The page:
The wildfire season in the western United States and Canada usually begins in August and ends in November. However due to the increasing temperature of the atmosphere, wildfires are starting earlier, lasting longer, and burning stronger than ever before.
Residents in California, Oregon, and Washington not only have to worry about their homes being engulfed by flames, but also the short and long-term effects that smoke from nearby and faraway fires will have on their health.
How smoke produced by wildfires can cause health risks
Breathing in air that contains smoke from wildfires can cause damage to the heart, lungs, liver, kidneys, as well as hinder the immune system and increase the rate of children being born with genetic birth defects that can be passed down through generations.
Every wildfire is different which mean that the smoke created as a result of the fire is different. Some smoke may barely seem visible, however, breathing it in is still very dangerous.
Fires that contain high temperatures burn materials complete which results in fuels being broken down to essential elements. Cooler wildfires leave behind chard pieces of wood and debris which means that the smoke hovering over the areas surrounding these fires consist of toxic particles.
Regardless of temperature, house fires will release more toxic chemicals then a cool temperature fires burning in the woods. This is because within house fires plastic, furniture, and building materials will burn releasing toxins into the atmosphere.
According to a study conducted by Ana Rappold, who works for the Environmental Protection Agency (EPA) studying the health impacts of air pollution, and cardiologist Dr. Wayne Cascio, who is the current Director of the EPA Center for Public Health and Environmental Assessment, those 65 and older are most at risk of obtaining health risks due to breathing in the toxic air.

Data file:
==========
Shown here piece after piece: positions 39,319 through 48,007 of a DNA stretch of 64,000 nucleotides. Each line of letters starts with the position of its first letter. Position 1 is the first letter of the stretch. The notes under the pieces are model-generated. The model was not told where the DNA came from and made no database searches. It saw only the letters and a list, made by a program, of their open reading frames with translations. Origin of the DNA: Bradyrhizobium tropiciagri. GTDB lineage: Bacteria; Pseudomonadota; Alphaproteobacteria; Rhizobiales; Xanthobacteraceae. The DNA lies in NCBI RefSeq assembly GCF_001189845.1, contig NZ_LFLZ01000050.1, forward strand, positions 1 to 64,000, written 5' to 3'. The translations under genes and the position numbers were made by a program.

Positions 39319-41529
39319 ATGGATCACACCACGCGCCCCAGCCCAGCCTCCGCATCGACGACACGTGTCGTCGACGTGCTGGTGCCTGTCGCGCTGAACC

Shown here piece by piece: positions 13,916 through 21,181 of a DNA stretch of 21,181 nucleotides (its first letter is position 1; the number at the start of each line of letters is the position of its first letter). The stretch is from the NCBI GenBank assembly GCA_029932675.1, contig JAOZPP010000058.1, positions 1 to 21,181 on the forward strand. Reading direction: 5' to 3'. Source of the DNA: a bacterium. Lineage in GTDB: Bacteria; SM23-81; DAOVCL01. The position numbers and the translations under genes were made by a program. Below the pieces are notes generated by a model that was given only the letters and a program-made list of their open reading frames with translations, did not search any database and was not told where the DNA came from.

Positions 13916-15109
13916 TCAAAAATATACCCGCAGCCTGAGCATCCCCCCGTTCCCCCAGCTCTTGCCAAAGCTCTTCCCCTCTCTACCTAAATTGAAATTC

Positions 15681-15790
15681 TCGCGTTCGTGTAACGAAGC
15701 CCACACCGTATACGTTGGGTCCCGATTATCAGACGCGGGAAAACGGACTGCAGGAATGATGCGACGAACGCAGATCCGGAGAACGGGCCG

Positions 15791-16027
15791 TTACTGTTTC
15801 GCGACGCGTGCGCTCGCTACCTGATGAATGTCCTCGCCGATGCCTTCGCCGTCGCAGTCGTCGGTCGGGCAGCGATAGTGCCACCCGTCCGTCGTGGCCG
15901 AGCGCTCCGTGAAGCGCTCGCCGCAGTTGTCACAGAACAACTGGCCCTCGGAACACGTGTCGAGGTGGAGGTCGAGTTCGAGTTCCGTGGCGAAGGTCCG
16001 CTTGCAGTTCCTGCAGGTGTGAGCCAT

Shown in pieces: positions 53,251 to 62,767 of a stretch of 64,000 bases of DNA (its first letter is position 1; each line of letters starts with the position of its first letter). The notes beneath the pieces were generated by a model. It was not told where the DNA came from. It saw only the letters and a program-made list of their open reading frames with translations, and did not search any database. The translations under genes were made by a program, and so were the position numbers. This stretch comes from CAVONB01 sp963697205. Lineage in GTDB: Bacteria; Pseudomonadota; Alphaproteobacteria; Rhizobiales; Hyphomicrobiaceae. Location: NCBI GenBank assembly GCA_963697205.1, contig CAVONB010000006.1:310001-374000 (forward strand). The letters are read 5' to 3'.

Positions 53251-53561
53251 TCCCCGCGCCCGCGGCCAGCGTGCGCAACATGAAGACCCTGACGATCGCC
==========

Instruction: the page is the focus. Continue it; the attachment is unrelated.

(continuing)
Why is the smoke so dangerous?
The reason that even the smallest amount of smoke in the atmosphere is dangerous for the health of humans and other animals is because of PM2.5. PM2.5 are particles within smoke that are 2.5 micrometers in diameter.
The size of these particles allows for them to get logged in the respiratory system then travel in the bloodstream throughout the body. Little information is known about PM2.5 particles produced by wildfires. The knowledge of PM2.5 particles that has been obtained has come from exhaust and powerplants; not wildfires.
Those who suffer from pre-existing heart and lung diseases are most at risk of obtaining further health risks as a result of PM2.5. However, with enough of these particles being spread throughout the air, everybody’s health is at risk.
The long-term health effects of breathing in only a moderate amount of PM2.5 particles are:
- Stress induced on the heart
- Buildup of plaque in arteries
- Hindering of the liver
- Kidney disease
- Increased percentage of possible heart attack and/or stroke
Most hospitals see an increase in patients during the wildfire season. Due to their hindered immune systems from the smoke, these patients display the short-term health effects from PM2.5 which consist of asthma and pneumonia. Many doctors worry that hindered immune systems will make west coast residents more vulnerable to the coronavirus.
Stanford researchers Marshall Burke and Sam Heft-Neal have found that due to the above average exposure to smoke in California, there have been between 1,000 and 3,000 excess deaths and 5,000 emergency room visits between the end of August to the end of September.
Those that live on the west coast are not the only ones that may obtain health risks from PM2.5. 50% of the smoke in the Colorado’s atmosphere had traveled from the wildfires in California. On top of that a portion of these particles can travel thousands of miles potentially affecting those on the east coast as well.